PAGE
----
The Discovery of the Hepatitis C Virus
After a 6-year intensive search for the causative agent of parenteral non-A, non-B hepatitis using a large variety of pre-PCR molecular biological, immunological, and virological methods, HCV was discovered using a cDNA immunoscreening method in which infectious chimpanzee plasma was used as the source of cloning material and NANBH patient sera as a presumptive source of NANBH-specific antibodies. Clone 5-1-1 and overlapping clones were shown to be extrachromosomal in origin, to be derived from a large single-stranded RNA found only in NANBH materials and which directly encoded an antigen shown to specifically bind antibodies in most parenteral NANBH-infected chimpanzees and patients. The nucleotide sequence of the RNA genome exhibited low homology with flaviviruses which in combination proved that HCV was the major cause of blood-borne NANBH and that it was a distant relative of the Flaviviridae family. Since 1990, a series of HCV-specific antibody- and RNA-detecting blood screening tests have effectively eliminated posttransfusion HCV infections. Subsequent decades of research by the field into the viral life cycle and the development of direct-acting antivirals have now led to HCV becoming the first curable, chronically infecting virus of man. It is now important to focus on a prophylactic vaccine to curtail this global epidemic.
KeywordsBlood-borne NANBH Flaviviridae HCV HCV blood tests HCV discovery HCV identification Hepatitis C virus Non-A, non-B hepatitis
Compliance with Ethical Standards
Funding This study was funded by the Canada Excellence in Research Chairs program, Alberta Innovates and the Li Ka Shing Institute of Virology.
Conflict of Interest
Author is a director and stock holder of Aurora Vaccines Inc.
All applicable international, national, and/or institutional guidelines for the care and use of animals were followed. All procedures performed in the studies involving human participants were in accordance with the ethical standards of the institutional and/or national research committee and with the 1964 Helsinki declaration and its later amendments or comparable ethical standards.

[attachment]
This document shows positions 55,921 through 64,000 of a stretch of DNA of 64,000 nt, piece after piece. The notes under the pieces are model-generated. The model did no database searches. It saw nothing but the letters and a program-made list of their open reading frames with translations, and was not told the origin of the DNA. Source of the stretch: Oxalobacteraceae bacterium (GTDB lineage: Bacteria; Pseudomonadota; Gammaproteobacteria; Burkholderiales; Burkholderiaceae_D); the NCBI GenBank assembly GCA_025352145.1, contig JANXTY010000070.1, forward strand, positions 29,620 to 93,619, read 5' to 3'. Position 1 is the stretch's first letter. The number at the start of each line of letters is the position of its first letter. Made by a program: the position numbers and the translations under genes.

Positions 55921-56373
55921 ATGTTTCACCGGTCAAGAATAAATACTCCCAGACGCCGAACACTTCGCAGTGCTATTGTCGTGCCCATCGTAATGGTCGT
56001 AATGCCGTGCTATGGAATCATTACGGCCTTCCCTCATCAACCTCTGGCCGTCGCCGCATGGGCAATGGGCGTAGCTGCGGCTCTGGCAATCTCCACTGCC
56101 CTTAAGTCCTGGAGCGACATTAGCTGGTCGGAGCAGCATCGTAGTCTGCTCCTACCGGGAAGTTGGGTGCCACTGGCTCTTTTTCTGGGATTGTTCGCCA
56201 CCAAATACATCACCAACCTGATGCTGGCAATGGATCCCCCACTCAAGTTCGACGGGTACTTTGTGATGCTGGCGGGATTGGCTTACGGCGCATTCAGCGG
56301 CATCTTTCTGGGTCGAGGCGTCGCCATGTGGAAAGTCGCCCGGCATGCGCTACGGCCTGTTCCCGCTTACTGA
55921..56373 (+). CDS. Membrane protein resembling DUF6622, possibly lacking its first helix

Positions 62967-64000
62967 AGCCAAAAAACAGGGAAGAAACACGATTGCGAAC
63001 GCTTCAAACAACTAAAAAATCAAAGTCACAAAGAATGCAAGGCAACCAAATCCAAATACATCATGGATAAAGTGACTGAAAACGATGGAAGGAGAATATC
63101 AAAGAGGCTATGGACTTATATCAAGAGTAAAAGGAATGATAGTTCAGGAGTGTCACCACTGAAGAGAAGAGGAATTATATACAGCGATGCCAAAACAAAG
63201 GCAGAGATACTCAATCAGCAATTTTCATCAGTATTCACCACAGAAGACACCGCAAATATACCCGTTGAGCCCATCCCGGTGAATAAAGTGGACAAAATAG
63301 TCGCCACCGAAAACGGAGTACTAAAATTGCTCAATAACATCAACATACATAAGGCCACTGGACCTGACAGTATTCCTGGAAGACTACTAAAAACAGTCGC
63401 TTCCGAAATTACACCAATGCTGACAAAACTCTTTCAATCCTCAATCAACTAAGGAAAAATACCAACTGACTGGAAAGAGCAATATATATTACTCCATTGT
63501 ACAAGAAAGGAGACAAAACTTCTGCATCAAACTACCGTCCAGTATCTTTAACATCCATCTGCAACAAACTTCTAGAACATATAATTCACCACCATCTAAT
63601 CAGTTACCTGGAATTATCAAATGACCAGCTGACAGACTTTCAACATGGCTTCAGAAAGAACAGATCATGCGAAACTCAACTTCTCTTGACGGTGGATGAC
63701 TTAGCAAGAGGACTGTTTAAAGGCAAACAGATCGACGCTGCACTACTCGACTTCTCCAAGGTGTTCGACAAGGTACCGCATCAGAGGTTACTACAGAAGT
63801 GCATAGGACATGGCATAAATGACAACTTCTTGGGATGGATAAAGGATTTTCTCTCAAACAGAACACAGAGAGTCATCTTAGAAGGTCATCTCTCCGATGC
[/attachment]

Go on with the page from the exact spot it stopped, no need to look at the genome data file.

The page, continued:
Informed consent was obtained from all individual participants included in the study.
- 1.Houghton M (2000) Identification of the hepatitis C virus. Nat Med 6(10):1084–1086Google Scholar
- 4.Houghton M (2016) Towards the control of hepatitis C. In: Miyamura T, Lemon S, Walker C, Wakita T (eds) Hepatitis C virus I. Springer, TokyoGoogle Scholar
- 9.Barré-Sinoussi F, Chermann JC, Rey F, Nugeyre MT, Chamaret S, Gruest J, Dauguet C, Axler-Blin C, Vézinet-Brun F, Rouzioux C, Rozenbaum W, Montagnier L (1983) Isolation of a T-lymphotropic retrovirus from a patient at risk for acquired immune deficiency syndrome (AIDS). Science 220(4599):868–871CrossRefGoogle Scholar
- 13.Bradley DW, Cook EH, Maynard JE, McCaustland KA, Ebert JW, Dolana GH, Petzel RA, Kantor RJ, Heilbrunn A, Fields HA, Murphy BL (1979) Experimental infection of chimpanzees with antihemophilic (factor VIII) materials: recovery of virus-like particles associated with non-A, non-B hepatitis. J Med Virol 3(4):253–269CrossRefGoogle Scholar
- 18.Wakita T, Pietschmann T, Kato T, Date T, Miyamoto M, Zhao Z, Murthy K, Habermann A, Kräusslich HG, Mizokami M, Bartenschlager R, Liang TJ (2005) Production of infectious hepatitis C virus in tissue culture from a cloned viral genome. Nat Med 11(7):791–796. Epub 2005 Jun 12. Erratum in: Nat Med. 2005 Aug;11(8):905CrossRefGoogle Scholar